IMBCR Updates
Grasshopper Sparrow (Alan Schmierer), Eastern Meadowlark (John Sutton) and Cassin’s Sparrow (Alan Schmierer) were evaluated in recent research utilizing IMBCR data. All three showed population gains following the implementation of voluntary conservation practices.
Applying the Data
Two recent studies highlight the use of monitoring data to address conservation efforts in rangelands. Dr. David Pavlacky with Bird Conservancy of the Rockies, led a study to determine the effectiveness of voluntary conservation practices, such as the Conservation Reserve Program and prescribed grazing, for improving grassland bird populations. He found these practices are benefiting declining grassland species in the southern Great Plains, such as Grasshopper and Cassin’s Sparrows, and promoting biodiversity. Read the report here.
A study by researchers at Klamath Bird Observatory (KBO), Northwest Wildlife Science, Point Blue Conservation Science, and Intermountain Bird Observatory examined how sagebrush-associated songbird communities aligned with Greater Sage-Grouse Priority Areas for Conservation (PACs) and Ecosystem resilience and resistance gradients (RR index) across a core area of Greater Sage-Grouse habitat. The study used data from eight different monitoring projects (including IMBCR) and a unique species distribution modeling approach to map occurrence of 17 sagebrush-associated songbirds.
Right: Singing Brewer’s Sparrow in Lake County, Oregon. Photo by Jacob Spendelow (
The analysis revealed that some species, including Brewer’s Sparrow and Sage Thrasher, were more likely to occur in PACs, but Sagebrush Sparrow was more likely to occur outside of the PACs. Sagebrush Sparrow was also more likely to occur in areas with a low RR index. The results of the study reflect the need to maintain habitat for sagebrush-obligate bird species outside of PACs, particularly for Sagebrush Sparrow.   Email Caitlyn Gillespie with KBO for the full report.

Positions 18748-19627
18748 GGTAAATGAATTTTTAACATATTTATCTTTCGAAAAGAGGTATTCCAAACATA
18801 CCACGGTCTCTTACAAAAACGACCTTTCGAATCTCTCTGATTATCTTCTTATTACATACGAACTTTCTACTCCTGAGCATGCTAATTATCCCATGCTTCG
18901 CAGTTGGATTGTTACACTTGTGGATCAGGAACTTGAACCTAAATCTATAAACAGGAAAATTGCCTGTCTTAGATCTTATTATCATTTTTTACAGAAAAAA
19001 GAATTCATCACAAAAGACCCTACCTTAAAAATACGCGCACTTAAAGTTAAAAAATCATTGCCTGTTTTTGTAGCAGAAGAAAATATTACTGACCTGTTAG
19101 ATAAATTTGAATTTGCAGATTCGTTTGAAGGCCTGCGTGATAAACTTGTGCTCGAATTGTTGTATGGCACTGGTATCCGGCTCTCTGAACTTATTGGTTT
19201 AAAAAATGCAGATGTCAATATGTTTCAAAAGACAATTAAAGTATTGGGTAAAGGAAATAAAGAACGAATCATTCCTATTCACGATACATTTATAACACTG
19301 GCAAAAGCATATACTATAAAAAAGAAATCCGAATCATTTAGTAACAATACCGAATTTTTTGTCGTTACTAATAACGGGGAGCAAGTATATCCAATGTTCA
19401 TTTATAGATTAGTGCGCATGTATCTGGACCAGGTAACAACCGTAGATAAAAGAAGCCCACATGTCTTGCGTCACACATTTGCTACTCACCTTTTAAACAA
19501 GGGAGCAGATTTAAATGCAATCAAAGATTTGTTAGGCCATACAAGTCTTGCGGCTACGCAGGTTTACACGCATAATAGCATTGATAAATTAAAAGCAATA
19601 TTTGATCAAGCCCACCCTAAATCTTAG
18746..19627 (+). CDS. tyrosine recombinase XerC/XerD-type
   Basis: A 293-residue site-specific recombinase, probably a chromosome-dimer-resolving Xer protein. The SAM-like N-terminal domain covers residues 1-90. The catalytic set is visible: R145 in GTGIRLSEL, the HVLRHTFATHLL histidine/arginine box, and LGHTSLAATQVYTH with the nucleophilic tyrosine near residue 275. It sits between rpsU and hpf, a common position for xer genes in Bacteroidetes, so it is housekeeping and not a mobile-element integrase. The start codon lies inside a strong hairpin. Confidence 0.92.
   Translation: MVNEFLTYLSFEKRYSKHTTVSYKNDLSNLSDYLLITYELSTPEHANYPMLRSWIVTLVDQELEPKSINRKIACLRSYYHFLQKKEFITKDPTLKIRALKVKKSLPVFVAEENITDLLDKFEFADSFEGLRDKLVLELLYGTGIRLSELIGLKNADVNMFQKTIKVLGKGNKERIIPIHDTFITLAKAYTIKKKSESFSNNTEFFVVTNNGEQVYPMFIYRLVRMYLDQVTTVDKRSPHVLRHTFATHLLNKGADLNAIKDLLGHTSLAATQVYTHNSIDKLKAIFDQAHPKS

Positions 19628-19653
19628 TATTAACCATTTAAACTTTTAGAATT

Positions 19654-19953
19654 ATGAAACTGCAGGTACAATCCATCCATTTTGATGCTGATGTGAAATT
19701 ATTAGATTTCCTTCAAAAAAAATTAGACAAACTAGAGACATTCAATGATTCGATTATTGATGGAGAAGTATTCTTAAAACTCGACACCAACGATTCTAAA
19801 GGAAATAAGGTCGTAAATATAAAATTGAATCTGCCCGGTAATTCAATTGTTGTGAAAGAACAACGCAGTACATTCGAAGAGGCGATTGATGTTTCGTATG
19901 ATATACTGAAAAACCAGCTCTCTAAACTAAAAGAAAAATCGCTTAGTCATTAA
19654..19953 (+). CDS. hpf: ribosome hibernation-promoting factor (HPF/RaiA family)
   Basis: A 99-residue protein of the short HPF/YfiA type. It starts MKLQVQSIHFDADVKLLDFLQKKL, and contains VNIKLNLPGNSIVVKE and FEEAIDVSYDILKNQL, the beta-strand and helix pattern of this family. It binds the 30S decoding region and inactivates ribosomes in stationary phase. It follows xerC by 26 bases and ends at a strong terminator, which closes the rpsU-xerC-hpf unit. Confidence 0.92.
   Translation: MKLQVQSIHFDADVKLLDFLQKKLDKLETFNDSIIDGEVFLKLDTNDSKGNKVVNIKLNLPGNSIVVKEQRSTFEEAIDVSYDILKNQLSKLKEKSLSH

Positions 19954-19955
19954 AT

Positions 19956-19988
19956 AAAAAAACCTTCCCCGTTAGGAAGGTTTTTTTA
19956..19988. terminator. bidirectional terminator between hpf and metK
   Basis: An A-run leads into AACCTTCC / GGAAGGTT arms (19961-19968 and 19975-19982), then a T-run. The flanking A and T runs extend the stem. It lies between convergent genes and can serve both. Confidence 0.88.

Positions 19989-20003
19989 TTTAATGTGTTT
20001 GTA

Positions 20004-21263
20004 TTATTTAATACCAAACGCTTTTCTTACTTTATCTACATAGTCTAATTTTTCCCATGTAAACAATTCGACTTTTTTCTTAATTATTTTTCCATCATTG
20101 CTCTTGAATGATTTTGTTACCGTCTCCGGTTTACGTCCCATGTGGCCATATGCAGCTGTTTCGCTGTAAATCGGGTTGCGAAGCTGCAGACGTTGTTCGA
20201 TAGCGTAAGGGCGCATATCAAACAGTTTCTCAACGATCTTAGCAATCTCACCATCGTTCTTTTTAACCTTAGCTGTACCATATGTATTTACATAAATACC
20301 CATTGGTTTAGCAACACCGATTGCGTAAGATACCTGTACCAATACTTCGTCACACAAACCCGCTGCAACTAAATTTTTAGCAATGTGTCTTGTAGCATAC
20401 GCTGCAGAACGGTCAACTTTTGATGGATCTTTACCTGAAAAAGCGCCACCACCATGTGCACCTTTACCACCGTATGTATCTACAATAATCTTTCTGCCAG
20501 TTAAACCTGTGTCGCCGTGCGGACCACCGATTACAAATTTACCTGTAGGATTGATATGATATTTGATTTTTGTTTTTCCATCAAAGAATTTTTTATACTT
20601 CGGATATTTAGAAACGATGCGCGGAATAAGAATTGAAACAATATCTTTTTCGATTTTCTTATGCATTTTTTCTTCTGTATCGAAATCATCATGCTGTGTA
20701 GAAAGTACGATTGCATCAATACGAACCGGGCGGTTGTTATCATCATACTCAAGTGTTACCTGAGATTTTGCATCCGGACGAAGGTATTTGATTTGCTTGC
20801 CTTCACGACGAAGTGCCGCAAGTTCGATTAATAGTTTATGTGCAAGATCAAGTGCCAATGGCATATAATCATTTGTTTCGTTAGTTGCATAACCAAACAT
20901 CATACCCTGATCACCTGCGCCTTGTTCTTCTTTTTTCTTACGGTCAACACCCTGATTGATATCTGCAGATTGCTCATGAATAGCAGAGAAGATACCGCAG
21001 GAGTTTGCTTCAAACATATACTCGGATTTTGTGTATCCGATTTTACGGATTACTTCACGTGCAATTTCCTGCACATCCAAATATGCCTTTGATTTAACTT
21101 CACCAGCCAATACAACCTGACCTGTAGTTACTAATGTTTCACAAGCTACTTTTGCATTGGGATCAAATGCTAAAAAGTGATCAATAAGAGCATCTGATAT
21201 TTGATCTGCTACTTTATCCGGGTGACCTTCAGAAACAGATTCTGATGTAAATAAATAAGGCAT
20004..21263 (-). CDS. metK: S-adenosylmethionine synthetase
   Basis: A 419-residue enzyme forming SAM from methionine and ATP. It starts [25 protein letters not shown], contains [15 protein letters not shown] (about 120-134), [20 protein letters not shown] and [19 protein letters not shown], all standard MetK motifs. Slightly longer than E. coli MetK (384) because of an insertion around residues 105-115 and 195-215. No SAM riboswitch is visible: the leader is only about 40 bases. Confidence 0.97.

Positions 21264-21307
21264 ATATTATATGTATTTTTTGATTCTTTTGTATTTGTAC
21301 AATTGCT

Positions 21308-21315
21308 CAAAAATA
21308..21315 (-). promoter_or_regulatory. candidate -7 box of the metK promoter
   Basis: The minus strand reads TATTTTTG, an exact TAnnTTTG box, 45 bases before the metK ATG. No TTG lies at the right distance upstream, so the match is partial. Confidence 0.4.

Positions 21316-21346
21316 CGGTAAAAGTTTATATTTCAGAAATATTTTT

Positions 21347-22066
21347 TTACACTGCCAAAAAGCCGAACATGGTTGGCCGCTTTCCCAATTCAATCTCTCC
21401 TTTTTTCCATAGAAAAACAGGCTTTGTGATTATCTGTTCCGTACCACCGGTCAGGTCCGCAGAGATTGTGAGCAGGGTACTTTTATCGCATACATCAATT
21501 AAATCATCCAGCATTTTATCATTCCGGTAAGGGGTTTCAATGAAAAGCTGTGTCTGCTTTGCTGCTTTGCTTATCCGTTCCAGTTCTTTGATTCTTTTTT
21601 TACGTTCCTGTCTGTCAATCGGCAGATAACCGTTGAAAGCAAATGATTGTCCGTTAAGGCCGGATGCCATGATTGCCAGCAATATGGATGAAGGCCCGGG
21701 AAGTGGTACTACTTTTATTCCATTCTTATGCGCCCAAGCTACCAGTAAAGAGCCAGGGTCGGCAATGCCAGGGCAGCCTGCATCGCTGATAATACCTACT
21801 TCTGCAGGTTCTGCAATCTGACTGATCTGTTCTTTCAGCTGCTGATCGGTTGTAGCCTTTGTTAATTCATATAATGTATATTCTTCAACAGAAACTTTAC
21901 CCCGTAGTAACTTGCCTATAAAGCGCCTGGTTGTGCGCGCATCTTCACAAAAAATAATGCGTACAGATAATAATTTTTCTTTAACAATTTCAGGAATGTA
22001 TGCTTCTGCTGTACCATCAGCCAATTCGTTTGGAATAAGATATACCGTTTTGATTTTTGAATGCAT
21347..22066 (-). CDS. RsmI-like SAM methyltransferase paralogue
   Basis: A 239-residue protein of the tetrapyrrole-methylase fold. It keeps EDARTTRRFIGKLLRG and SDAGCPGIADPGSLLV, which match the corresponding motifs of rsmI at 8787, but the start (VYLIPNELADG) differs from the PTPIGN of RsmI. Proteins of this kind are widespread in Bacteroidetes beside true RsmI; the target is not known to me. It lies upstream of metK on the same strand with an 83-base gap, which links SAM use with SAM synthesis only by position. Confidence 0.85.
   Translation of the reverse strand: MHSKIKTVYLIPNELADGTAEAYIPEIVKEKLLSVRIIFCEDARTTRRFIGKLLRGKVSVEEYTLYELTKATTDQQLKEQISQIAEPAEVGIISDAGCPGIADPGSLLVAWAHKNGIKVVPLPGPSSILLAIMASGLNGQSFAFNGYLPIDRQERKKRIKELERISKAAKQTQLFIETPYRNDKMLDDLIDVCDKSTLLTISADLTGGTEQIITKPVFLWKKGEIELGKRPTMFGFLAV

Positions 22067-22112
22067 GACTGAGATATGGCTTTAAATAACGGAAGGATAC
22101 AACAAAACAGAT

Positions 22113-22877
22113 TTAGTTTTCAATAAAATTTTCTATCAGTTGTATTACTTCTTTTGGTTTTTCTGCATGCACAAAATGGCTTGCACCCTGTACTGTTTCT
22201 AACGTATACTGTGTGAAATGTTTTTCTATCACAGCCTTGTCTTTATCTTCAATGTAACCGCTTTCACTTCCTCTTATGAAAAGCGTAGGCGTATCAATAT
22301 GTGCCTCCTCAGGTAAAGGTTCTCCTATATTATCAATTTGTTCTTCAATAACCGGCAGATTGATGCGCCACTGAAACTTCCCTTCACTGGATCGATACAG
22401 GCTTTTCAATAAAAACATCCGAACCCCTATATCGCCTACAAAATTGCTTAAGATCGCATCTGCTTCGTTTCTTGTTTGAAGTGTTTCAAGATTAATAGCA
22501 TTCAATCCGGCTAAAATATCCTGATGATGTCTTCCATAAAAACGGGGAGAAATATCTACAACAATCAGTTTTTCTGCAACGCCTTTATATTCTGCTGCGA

It's a Wrap!
Another IMBCR field season completed
2019 brought additional challenges of early season rain/snow and difficulty accessing the high country with snowpack. For some good news, Baird’s Sparrows were detected a second year in Colorado and Nebraska (2016 & 2019), indicating a potential range expansion.

Right: Baird’s Sparrow at Soapstone Prairie (northern Colorado). Photo by Andy Bankert.
Click here to view photos from the 2019 field season across the IMBCR footprint!
Upcoming Workshops
American Fisheries Society and The Wildlife Society 2019 JOINT ANNUAL CONFERENCE
Attending the annual TWS/AFS meeting in Reno this year?
Sign up for a workshop on accessing data from the Rocky Mountain Avian Data Center (9/30/19 from 1-5pm) and check out a symposium on Implementation of the National Bird Conservation Priorities (10/3/19 from 1-5pm).
Stay in touch!
Contact Jen Timmer ( with questions, example applications of IMBCR data, pictures, or any other contributing material for future IMBCR e-newsletters.